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By Nancy Firchow, M.L.S.
Intensity: amount of energy put into responses.
Less Responsive <-------------------------> More Responsive
A very intense child laughs and cries loudly, loves things or hates them, and puts a great deal of emotion into her reactions, so it's easy to know where things stand. But a child who is overly responsive may drain a parent's or teacher's resources due to the child's intense feeling level. Kids who react mildly still feel all these emotions but do not exhibit such highs and lows in their responses. Low intensity is easier to deal with, but parents and teachers must be alert to more subtle signs of problems.
Persistence: ability to stick with a task in spite of distractions, interruptions, or frustration.
Low Persistence <----------------------------> High Persistence
High persistence is strongly correlated with academic success. The child with excessive persistence, however, may be a perfectionist - unable to judge when a task is finished adequately or reluctant to turn in an assignment because she feels it's not good enough. The child with low persistence may have difficulty in school because of a tendency to become irritated or annoyed when interrupted or when a task becomes difficult. Her inclination to give up easily or to ask for help, rather than try things independently, can lead to incomplete assignments or difficulty staying focused.
Distractibility: tendency to be sidetracked by outside noise or interruptions.
High Distractibility <---------------------------> Low Distractibility
Distractibility is not the opposite of persistence - a child can be easily distracted and yet show high persistence by returning quickly to the task at hand. A distractible child notices everything going on around her and may even be diverted by her own thoughts and daydreams. The opposite behavior in a child means she can concentrate despite any interruption. However, she may also tune out signals when it's time to move on to something different.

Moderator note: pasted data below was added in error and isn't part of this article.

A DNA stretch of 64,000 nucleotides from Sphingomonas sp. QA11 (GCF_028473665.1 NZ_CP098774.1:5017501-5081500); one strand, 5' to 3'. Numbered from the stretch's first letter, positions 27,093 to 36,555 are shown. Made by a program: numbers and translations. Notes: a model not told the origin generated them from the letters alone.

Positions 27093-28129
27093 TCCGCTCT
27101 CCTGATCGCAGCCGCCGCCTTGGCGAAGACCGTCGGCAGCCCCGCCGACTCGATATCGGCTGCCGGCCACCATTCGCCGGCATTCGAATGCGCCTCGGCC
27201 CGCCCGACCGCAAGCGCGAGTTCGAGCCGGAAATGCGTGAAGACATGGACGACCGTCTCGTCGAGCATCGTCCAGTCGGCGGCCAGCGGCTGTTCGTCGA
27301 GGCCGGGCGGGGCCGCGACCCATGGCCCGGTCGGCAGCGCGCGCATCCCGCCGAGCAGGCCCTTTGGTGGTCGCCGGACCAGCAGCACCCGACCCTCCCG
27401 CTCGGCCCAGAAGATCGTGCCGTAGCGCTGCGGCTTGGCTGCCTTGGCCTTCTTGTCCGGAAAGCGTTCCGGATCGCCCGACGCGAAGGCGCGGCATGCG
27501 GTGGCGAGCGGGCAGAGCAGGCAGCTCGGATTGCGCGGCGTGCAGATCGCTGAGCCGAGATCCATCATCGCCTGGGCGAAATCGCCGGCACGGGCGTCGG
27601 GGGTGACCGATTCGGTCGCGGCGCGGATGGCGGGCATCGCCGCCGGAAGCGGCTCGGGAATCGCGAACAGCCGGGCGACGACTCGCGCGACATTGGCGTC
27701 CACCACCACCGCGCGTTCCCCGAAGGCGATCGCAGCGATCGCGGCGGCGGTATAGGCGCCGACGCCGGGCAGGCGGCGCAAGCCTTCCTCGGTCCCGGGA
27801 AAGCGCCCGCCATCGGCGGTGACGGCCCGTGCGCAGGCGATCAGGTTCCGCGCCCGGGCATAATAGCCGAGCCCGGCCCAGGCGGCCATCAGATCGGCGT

* Based on Temperament and Development, by A. Thomas and S. Chess, published in 1977 by Brunner/Mazel, New York.)
Extremes on each continuum of traits are not likely to guarantee success or failure in all situations; somewhere in the middle gives your child flexibility to adjust to a variety of conditions and expectations at school, at home, and in the community.
Consider that some combinations of traits can be more troublesome or more beneficial in school than others. High persistence can help the distractible student stay on task, whereas high distractibility combined with high activity and low persistence are strongly correlated to academic problems and bear a striking resemblance to the characteristics of Attention-Deficit/Hyperactivity Disorder (AD/HD).
Understanding the behavior traits of your child with LD or AD/HD helps you predict how she is likely to react in various situations. Are those traits liable to enhance her performance or cause additional problems for her? For example, auditory processing difficulties may be aggravated by low sensitivity; memory problems may be intensified by high distractibility. High persistence and low distractibility, on the other hand, tend to benefit most kids - with or without LD or AD/HD.
Now, are you ready to apply these concepts to your own child? If so, print our Temperament Scale and rate your child.
When you have completed the scale, check out Management Strategies for Problematic Traits of Temperament . Here you'll find some tips on how to help your child if he exhibits traits that may cause difficulty for her.
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